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The greater trochanter is palpated discount malegra dxt plus 160mg otc, and the soft-tissue attachments of the gluteus medius 1 cm proximal to the bony tip of the greater trochanter are incised using electrocautery buy generic malegra dxt plus 160mg line. These soft-tissue attach- ments extend posteriorly along the posterior border of the femur (Fig- ure S3 buy 160mg malegra dxt plus with mastercard. The anterior third of the gluteus medius on the anterior aspect of the greater trochanter usually can be left in place because it typically is not contracted in external rotation abduction contractures buy malegra dxt plus 160 mg with amex. The re- lease must be almost completely along the posterior aspect cheap malegra dxt plus 160 mg otc. Going posterior is very important, especially to identify and transect the piriformis tendon and going further inferior to transect the gemelli (Figure S3. Next, if more release is needed, the hip joint capsule is exposed, and if the capsule is very tight limiting internal rotation, an incision in the posterior capsule midway between the acetabulum and the femur can be performed safely (Figure S3. Bleeding points are cauterized, and only the subcutaneous tissue and skin should be closed. This same procedure can be modified for an internal rotation con- tracture, but the incision should be curved slightly anteriorly. In this circumstance, only the anterior third to anterior half of the abductor is removed. If this procedure is being performed in a child who is non- ambulatory, the whole muscle mass is removed to decrease the amount of internal rotator force (Figure S3. In an ambulatory child, the anterior part of the muscle is incised; then, with careful retraction, the fascia underlying the abductor is identi- fied and only the fascia is incised to effect a myofascial lengthening of the anterior half of the abductor muscle (Figure S3. Postoperative Care Immediate active and passive range of motion is started on the first postop- erative day. Parents are instructed to try to keep the child’s hips adducted, or if the release was for internal rotation, to keep the hips externally rotated during sleep at night. This should be accomplished with positioning, not with rigid braces. Resection Arthroplasty Indication This procedure is indicated as a palliative treatment to decrease the hip pain in nonambulatory children and adults with painful dislocated hips in which there is severe degenerative arthritis and deformity of the femoral head and ac- etabulum. It is the primary procedure in cases where there is skin breakdown. The incision is made over the lateral border of the femur carried down the subcutaneous tissue. The incision should extend distally from the tip of the palpable greater trochanter to approximately 6 or 8 cm (Figure S3. The fascia latae is incised longitudinally and then the vastus lateralis is identified. The fascia of the vastus lateralis is opened longitudinally; however, subperiosteal dissection of the femur should not be obtained. Using fluoroscopic control, the interval between the muscle and perio- steum is identified at the inferior aspect of the ischium. Using an oscillating saw, the femur is transected at this level (Figure S3. After the femur has been transected, the proximal femur is resected using electrocautery to avoid any subperiosteal dissection because leaving the periosteum tends to cause heterotopic ossification. All of the periosteum and proximal femur are resected with a slight sleeve of soft tissue with extensive use of electrocautery to help minimize bleeding. The hip joint capsule usually is resected right at the border of the femoral neck, leaving a sleeve of hip joint capsule associated with the residual acetabulum. The abductor muscle also is resected well off the tip of the greater trochanter so that no apophysis that might form bone is remaining. After the proximal fragment is removed, sutures are placed in an at- tempt to cover the rough and open bone on the ilium by suturing hip joint capsule and muscle over this area (Figure S3. The sleeve of vastus lateralis, which had been freed off the proximal fragment, is sutured over the top of the exposed bone on the distal fragment (Figure S3. The vastus lateralis then is closed tightly, subcutaneous tissue and skin are closed, and the child is placed in skeletal traction or a well leg cast with broomsticks between the legs to provide some traction and positioning.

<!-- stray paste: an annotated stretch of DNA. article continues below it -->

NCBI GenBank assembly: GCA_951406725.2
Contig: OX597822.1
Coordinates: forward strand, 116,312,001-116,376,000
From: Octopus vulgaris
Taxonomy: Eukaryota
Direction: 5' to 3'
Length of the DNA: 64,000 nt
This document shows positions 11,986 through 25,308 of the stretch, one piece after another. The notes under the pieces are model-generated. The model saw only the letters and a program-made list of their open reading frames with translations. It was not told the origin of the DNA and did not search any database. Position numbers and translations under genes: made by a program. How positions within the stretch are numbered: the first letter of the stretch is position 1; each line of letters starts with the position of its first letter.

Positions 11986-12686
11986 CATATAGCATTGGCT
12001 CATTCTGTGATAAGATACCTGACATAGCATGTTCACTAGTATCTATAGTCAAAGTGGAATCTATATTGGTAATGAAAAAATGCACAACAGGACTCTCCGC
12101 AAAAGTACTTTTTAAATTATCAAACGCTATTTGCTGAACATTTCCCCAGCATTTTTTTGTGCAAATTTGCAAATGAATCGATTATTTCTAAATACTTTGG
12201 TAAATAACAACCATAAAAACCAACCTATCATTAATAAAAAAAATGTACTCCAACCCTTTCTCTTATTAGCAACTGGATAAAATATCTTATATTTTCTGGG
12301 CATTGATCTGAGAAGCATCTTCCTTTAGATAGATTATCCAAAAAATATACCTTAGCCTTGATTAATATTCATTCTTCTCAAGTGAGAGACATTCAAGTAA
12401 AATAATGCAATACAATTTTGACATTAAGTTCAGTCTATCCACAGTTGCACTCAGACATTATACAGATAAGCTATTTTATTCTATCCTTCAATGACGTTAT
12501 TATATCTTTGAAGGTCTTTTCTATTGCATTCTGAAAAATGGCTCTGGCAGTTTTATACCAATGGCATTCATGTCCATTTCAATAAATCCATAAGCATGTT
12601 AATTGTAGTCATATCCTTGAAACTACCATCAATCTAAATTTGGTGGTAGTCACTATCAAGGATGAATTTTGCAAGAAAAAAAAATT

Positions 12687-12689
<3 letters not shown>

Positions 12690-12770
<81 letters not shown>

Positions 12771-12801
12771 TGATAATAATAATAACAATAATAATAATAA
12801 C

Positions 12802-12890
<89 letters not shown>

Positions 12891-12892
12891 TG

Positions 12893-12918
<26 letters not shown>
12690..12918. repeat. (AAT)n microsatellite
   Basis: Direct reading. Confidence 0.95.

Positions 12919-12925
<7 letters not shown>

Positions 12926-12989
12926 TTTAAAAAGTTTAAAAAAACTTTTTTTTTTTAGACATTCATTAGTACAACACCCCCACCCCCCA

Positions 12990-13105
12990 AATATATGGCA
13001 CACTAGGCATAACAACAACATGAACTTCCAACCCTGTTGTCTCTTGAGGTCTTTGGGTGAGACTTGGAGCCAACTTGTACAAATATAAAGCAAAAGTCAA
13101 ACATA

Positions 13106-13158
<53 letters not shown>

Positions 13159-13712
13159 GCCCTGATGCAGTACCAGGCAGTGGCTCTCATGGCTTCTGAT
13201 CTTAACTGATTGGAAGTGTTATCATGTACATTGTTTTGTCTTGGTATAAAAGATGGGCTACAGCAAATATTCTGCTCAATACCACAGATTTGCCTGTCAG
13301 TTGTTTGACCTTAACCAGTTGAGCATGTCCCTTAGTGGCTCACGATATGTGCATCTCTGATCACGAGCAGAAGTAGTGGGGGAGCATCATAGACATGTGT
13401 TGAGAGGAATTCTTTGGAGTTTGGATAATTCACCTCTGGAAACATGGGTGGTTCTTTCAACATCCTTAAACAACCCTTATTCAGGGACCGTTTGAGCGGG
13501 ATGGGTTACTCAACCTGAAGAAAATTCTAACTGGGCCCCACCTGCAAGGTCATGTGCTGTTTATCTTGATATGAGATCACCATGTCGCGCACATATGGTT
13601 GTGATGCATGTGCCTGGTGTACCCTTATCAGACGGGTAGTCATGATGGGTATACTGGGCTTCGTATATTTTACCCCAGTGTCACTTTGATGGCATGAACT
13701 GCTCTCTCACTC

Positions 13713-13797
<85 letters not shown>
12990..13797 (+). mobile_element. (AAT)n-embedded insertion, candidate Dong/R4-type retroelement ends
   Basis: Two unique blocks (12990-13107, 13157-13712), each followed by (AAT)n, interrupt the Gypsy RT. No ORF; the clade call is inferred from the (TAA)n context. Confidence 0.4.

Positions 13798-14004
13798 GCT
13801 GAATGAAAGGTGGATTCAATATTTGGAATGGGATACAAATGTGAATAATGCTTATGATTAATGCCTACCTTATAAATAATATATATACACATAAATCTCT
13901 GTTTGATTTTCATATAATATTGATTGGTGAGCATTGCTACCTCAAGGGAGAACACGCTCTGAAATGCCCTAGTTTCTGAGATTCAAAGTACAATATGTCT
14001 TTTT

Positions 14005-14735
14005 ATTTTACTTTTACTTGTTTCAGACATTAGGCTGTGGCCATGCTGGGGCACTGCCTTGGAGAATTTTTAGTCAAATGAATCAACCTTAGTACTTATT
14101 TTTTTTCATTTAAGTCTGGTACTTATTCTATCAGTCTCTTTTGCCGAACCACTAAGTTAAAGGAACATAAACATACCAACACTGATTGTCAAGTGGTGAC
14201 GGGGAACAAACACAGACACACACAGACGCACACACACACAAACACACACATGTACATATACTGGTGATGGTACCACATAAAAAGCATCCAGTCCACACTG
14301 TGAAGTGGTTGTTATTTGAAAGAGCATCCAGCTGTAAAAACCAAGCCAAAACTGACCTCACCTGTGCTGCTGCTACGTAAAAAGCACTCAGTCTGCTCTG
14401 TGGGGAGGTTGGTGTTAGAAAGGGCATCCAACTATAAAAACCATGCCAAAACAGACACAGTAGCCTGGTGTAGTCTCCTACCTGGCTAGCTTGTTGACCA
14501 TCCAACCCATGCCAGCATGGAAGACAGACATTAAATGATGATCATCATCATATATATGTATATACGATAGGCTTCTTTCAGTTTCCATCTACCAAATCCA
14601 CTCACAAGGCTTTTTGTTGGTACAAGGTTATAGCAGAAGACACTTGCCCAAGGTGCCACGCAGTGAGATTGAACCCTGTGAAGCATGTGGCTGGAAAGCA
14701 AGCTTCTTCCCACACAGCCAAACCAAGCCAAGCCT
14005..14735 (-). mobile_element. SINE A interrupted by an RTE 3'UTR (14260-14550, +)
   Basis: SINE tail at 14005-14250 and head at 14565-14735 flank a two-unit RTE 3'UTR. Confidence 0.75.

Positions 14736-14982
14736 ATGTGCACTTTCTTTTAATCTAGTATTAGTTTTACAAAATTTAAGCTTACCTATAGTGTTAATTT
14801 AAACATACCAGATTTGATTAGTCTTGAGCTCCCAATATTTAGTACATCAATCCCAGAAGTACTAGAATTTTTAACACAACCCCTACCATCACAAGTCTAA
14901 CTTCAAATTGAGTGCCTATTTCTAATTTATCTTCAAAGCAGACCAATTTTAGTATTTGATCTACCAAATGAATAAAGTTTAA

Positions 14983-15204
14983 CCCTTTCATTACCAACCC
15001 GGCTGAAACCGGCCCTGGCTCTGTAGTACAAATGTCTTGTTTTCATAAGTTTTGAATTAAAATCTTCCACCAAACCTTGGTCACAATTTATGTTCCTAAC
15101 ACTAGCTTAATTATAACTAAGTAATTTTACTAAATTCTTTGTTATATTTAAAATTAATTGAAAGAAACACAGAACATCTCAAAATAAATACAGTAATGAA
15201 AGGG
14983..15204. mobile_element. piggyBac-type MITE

The active site is usually a cleft or crevice in the or enzyme formed by one or more regions of the polypeptide chain malegra dxt plus 160mg free shipping. Within the active ATP: D–glucose– 6–phosphotransferase ADP site order 160 mg malegra dxt plus with visa, cofactors and functional groups from the polypeptide chain participate in trans- forming the bound substrate molecules into products purchase 160mg malegra dxt plus amex. CH2O P Initially buy generic malegra dxt plus 160mg line, the substrate molecules bind to their substrate binding sites best 160 mg malegra dxt plus, also called O the substrate recognition sites (see Fig. The three-dimensional arrangement H of binding sites in a crevice of the enzyme allows the reacting portions of the sub- strates to approach each other from the appropriate angles. The proximity of the HO OH H OH bound substrate molecules and their precise orientation toward each other con- H OH tribute to the catalytic power of the enzyme. The active site also contains functional groups that directly participate in the Fig. Reaction catalyzed by glucokinase, reaction (see Fig. The functional groups are donated by the polypeptide an example of enzyme reaction specificity. As the substrate binds, it induces conformational changes in the enzyme phate from ATP to carbon 6 of glucose. It can- not rapidly transfer a phosphate from other that promote further interactions between the substrate molecules and the nucleotides to glucose, or from ATP to closely enzyme functional groups. Additional bonds with the enzyme stabilize the transition state complex and decrease the energy required for its formation. A Substrate C Enzyme Additional Active site bonds Cofactors Free enzyme Transition state complex B D Substrate binding site Products Enzyme–substrate complex Original enzyme Fig. The enzyme contains an active cat- alytic site, shown in dark blue, with a region or domain where the substrate binds. The active site also may contain cofactors, nonprotein components that assist in catalysis. The sub- strate forms bonds with amino acid residues in the substrate binding site, shown in light blue. Substrate binding induces a conformational change in the active site. Functional groups of amino acid residues and cofactors in the active site participate in forming the tran- sition state complex, which is stabilized by additional noncovalent bonds with the enzyme, shown in blue. As the products of the reaction dissociate, the enzyme returns to its original conformation. The free enzyme then binds another set of substrates, and repeats the process. Substrate Binding Sites Enzyme specificity (the enzyme’s ability to react with just one substrate) results from the three-dimensional arrangement of specific amino acid residues in the enzyme that form binding sites for the substrates and activate the substrates during the course of the reaction. The “lock-and-key” and the “induced-fit” models for substrate binding describe two aspects of the binding interaction between the enzyme and substrate. LOCK-AND-KEY MODEL FOR SUBSTRATE BINDING The substrate binding site contains amino acid residues arranged in a complemen- tary three-dimensional surface that “recognizes” the substrate and binds it through multiple hydrophobic interactions, electrostatic interactions, or hydrogen bonds (Fig. The amino acid residues that bind the substrate can come from very dif- ferent parts of the linear amino acid sequence of the enzyme, as seen in glucokinase. The binding of compounds with a structure that differs from the substrate even to a small degree may be prevented by steric hindrance and charge-repulsion. In the lock-and-key model, the complementarity between the substrate and its binding site is compared to that of a key fitting into a rigid lock. As the substrate binds, enzymes undergo a conformational change (“induced fit”) that repositions the side chains of the amino acids in the active site and increases the number of binding interactions (see Fig. The induced fit model for substrate bind- A Asp–205 HN Gly–229 O B OH O O OH HO O O Asn–204 HO HO Glucose OH Galactose OH OH NH2 HO HO O O NH2 O O Glu– 290 Asn–231 O Glu–256 Fig. Glucose, shown in blue, is held in its binding site by multiple hydrogen bonds between each hydroxyl group and polar amino acids from different regions of the enzyme amino acid sequence in the actin fold (see Chapter 7). The position of the amino acid residue in the linear sequence is given by its number. The multiple interactions enable glucose to induce large conformational changes in the enzyme. Glucokinase : structaral analysis of a protein involved in susceptibility to diabetes 1994;21925–21928.